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February 28, 2003

Internet now allows deaf to dial in

From: Mid Columbia Tri City Herald, WA - 28 Feb 2003

By Annette Cary Herald staff writer

A few months ago when Hugo Contreras of Pasco wanted to make a phone call, he had to ask for help.

Because he cannot hear, sometimes his wife would make the call for him. Other times he used American Sign Language to tell a brother or sister what he wanted to say and they translated the conversation into the telephone.

"Or I'd just not call at all," he said.

Now Contreras makes his own telephone calls, using a video relay service available at the South Eastern Washington Service Center of the Deaf and Hard of Hearing in Pasco. It's changing the way deaf people use the phone.

Logging onto the Internet, he now signs the telephone number he wants to call into a Web camera. A sign language interpreter places the call, then interprets sign language into spoken words to link deaf clients with the hearing people they call.

Translations are available in English and Spanish.

On the screen is a picture of Contreras, his fingers, arms and even the muscles of his face in motion as he communicates. An interpreter who will sign back the replies is on the other end of the line.

On Tuesday he stopped by to call his employer to check his work schedule and to place a call to his Spanish-speaking mother across town.

"It's really changed my life," said Mauricio Zarate of Pasco, as he signed into the computer after Contreras.

"A lot of times friends will want to make phone calls for me, but I want to be independent," he said. "So if I need to make phone calls, I come in and do it myself."

The service is paid for by all telephone users. Federal law covering disability issues requires long-distance telephone companies to pay a percentage of the money they collect into a national telecommunications relay services fund.

It's the same way that the more traditional text telephone, or TTY system, is paid for.

Traditionally, deaf or hard of hearing people who didn't rely on family and friends for help with phone conversations have had to communicate by phone by typing what they want to say into a TTY. Then there would be a long pause while that's translated for a hearing person and the reply is typed back to the deaf person.

Not only does the video system work much faster, but many people who use it also are more comfortable using American Sign Language, often their first language, rather than written English or Spanish.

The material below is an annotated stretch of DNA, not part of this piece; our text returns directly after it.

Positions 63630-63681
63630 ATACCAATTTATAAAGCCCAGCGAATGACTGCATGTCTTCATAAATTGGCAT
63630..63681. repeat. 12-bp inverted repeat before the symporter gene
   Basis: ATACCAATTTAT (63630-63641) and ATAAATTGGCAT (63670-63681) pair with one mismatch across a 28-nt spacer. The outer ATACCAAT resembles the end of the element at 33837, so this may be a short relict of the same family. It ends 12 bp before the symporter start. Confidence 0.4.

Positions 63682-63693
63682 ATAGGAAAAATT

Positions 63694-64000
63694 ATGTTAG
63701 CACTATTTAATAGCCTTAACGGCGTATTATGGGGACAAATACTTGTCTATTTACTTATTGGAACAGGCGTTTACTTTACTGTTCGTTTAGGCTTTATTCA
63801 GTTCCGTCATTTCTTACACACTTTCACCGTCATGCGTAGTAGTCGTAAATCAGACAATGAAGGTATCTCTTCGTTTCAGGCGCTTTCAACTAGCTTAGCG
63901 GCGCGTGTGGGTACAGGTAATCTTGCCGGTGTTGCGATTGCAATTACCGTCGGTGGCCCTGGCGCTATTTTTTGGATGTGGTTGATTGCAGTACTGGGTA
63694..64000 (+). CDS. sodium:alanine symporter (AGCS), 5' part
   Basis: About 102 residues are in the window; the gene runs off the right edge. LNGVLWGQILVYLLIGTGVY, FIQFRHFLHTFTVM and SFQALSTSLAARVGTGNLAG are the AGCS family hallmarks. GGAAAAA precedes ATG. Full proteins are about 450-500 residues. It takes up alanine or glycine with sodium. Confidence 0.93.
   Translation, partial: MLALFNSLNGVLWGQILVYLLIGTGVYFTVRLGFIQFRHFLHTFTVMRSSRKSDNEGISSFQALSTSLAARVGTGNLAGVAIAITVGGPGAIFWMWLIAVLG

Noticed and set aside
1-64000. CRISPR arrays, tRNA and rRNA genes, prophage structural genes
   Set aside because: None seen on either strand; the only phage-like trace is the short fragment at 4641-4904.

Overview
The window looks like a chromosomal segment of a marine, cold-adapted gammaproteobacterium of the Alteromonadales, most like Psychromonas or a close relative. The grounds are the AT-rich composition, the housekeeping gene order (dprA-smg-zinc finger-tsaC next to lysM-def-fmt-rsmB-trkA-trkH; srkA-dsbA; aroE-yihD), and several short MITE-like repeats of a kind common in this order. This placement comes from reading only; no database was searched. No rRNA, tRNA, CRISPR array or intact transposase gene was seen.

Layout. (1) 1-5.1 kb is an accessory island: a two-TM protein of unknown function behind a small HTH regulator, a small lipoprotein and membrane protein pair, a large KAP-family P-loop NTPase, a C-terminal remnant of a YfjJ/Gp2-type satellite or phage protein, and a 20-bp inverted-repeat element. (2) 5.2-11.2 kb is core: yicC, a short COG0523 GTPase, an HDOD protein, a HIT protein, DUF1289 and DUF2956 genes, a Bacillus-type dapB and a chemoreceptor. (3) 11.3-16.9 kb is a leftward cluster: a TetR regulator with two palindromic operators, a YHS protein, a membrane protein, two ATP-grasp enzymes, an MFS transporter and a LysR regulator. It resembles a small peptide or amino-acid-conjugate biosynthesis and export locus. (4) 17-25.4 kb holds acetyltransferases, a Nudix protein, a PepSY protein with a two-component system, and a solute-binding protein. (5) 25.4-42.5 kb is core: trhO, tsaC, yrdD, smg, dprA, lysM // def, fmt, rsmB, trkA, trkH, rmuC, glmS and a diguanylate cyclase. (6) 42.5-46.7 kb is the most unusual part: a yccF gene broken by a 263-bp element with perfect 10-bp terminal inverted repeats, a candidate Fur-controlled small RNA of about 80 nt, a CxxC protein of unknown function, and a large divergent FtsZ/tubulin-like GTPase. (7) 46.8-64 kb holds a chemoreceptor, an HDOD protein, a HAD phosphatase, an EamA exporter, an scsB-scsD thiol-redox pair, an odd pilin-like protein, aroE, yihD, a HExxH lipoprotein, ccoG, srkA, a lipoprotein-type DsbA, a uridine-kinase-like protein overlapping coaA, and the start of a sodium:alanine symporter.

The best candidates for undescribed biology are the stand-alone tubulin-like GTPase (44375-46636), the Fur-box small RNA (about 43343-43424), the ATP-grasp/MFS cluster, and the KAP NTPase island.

It's also closer to having a real conversation.

Speakers can interrupt each other as people normally do when they are talking, and interpreters convey the body language and facial expressions that are an integral part of sign language and the tone of spoken conversations.

"It helps the caller better feel out a certain situation," said Jason Smith, videoconference coordinator for the Pasco center. "If a person starts to get frustrated or annoyed, they can know it."

Interpreters across the nation take video relay service calls 24 hours a day. People with a computer, Web camera and high-speed Internet camera can use the service at home.

But for those who don't, the Pasco center makes its video relay service connection available from 9 a.m. to 5 p.m. Monday to Friday. Spanish interpreters work only limited hours nationally, but the Pasco center can access them some hours most Tuesdays and Thursdays.

In January, the center's system was used for calls for 1,339 minutes, nearly evenly split between calls interpreted into Spanish and English.

Because the Internet is used, it makes no difference whether people are making a doctor's appointment across town or calling friends in Mexico, as Zarate likes to do.

Demand is high for calls on evenings and weekends, and the Pasco center can sometimes accommodate people by appointment, Smith said.

But Smith is looking for libraries, agencies or businesses willing to dedicate a computer to offer free video relay service for the deaf and hard of hearing. Not only could that expand hours when the Tri-City deaf community can use the video relay service, but it also would improve access for people who do not live near the Pasco service center.

The service will be demonstrated to the public from 10 a.m. to noon Saturday at the South Eastern Washington Service Center of the Deaf and Hard of Hearing, 124 N. Fifth Ave., Pasco.

© 2003 Tri-City Herald, Associated Press and other wire services.